a.  Cut a round onion into small chunks. Seperate the onion chunks into three equal portions. Leave the first portion raw. Cook the second portion of onion chunks until the pieces are translucent. Cook the third portion until the onions are carmelized, or brown in color. Taste each type of onion. Describe the taste of raw onion versus partially cooked onion versus caramelized onion. Explain what happens to molecules in the onion during the cooking process.
b.  Describe the chemical similarities and differences between toothpaste and an abrasive household cleanser. Explan how the end use or purpose of a product affects its chemical formulation.
c.  In a clear container, mix a half-cup of water with a tablespoon of oil. Explain why the oil and water do not mix. Find a substance that will help the two combine, and add it to the mixture. Describe what happened, and explain how that substance worked to combine the oil and water.
 
5. 
 
List the four classical divisions of chemistry. Briefly describe each one, and tell how it applies to your everyday life.
 
6. 
 
Do EACH of the following:
a.  Name two government agencies that are responsible for tracking the use of chemicals for commerical or industrial use. Pick one agency and briefly describe its responsibilites to the public and the environment.
b.  Define pollution. Explain the chemical effects of ozone, global warming, and acid rain. Pick a current environmental problem as an example. Briefly describe what people are doing to resolve this hazard and to increase understanding of the problem.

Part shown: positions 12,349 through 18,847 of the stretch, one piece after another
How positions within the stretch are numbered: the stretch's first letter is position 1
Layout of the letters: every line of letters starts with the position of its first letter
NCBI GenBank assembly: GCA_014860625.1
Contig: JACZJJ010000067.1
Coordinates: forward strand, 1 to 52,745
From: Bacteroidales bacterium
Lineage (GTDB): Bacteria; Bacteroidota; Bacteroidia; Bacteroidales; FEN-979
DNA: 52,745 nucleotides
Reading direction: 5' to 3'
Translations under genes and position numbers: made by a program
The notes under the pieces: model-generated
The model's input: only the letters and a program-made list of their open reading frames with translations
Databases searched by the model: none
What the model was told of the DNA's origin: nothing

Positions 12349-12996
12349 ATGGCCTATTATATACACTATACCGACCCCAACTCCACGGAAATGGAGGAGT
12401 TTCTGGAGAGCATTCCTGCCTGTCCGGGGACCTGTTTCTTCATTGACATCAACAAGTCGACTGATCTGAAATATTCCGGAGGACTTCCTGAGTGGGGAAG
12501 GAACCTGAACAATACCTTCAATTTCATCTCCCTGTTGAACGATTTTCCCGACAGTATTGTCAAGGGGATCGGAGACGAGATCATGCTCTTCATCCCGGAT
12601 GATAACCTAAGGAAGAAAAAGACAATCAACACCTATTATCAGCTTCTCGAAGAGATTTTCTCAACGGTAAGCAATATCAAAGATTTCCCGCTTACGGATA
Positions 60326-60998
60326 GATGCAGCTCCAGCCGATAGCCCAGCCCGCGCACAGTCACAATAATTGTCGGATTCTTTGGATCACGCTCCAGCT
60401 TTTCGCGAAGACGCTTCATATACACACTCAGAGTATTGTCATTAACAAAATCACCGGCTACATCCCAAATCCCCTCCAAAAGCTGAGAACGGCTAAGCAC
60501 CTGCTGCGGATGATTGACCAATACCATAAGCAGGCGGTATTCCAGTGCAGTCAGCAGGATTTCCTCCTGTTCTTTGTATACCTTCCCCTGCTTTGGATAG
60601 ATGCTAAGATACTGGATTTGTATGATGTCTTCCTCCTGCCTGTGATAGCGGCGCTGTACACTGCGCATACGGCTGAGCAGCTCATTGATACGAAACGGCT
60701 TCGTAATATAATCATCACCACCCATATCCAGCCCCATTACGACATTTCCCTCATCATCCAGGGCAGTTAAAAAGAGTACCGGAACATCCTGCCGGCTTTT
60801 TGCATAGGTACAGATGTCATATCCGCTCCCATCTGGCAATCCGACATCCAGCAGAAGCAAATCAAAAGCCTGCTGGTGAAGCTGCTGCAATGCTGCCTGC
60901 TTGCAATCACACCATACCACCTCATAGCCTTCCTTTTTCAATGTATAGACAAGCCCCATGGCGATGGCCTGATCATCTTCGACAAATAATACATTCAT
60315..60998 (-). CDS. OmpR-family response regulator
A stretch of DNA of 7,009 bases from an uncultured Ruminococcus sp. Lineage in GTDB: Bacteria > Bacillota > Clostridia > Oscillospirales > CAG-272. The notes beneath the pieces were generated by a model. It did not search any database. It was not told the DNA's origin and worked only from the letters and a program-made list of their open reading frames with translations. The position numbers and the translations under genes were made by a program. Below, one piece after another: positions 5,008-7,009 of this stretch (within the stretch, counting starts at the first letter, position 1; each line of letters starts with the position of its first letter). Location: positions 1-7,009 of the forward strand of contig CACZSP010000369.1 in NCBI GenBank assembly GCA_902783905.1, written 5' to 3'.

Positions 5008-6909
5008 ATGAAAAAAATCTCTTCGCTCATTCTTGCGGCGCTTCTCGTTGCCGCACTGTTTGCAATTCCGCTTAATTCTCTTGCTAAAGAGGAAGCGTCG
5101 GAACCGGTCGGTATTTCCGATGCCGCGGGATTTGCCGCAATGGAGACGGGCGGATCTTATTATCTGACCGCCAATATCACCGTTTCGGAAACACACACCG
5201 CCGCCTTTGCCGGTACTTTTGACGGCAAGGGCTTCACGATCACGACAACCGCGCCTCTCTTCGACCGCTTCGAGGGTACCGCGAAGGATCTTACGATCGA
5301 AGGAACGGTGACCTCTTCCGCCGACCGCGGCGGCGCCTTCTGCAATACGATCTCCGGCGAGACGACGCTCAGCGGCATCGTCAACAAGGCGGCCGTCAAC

c.  Using reasons from chemistry, describe the effect on the environment of ONE of the following:
1.  The production of aluminum cans or plastic milk cartons
2.  Sulfur from burning coal
3.  Used motor oil
4.  Newspaper
d.  Briefly describe the purpose of phosphates in fertilizer and in laundry detergent. Explain how the use of phosphates in fertilizer affects the environment. Also, explain why phosphates have been removed from laundry detergents.
 
7. 
 
Do ONE of the following activities:
a.  Visit a laboratory and talk to a practicing chemist. Ask what the chemist does and what training and education are needed to work as a chemist.
b.  Using resources found at the library and in periodicals, books, and the internet (with you parent's permission), learn about two different kinds of work done by chemists, chemical engineers, chemical technicians, or industrial chemists. For each of the four jobs, find out the education and training requirements.
c.  Visit an industrial plant that makes chemical products or uses chemical processes and describe the processes used. What, if any, pollutants are produced and how are they handled?
d.  Visit a county farm agency or similar governmental agency and learn how chemistry is used to meet the needs of agriculture in your county.
 
The requirements listed on this web site are believed to be correct.
The official requirements can be found in the current edition of
"Boy Scout Requirements Book 2014"

Download the workbook for the Chemistry Merit Badge
in Adobe PDF format from, The U.S. Scouting Service Project website.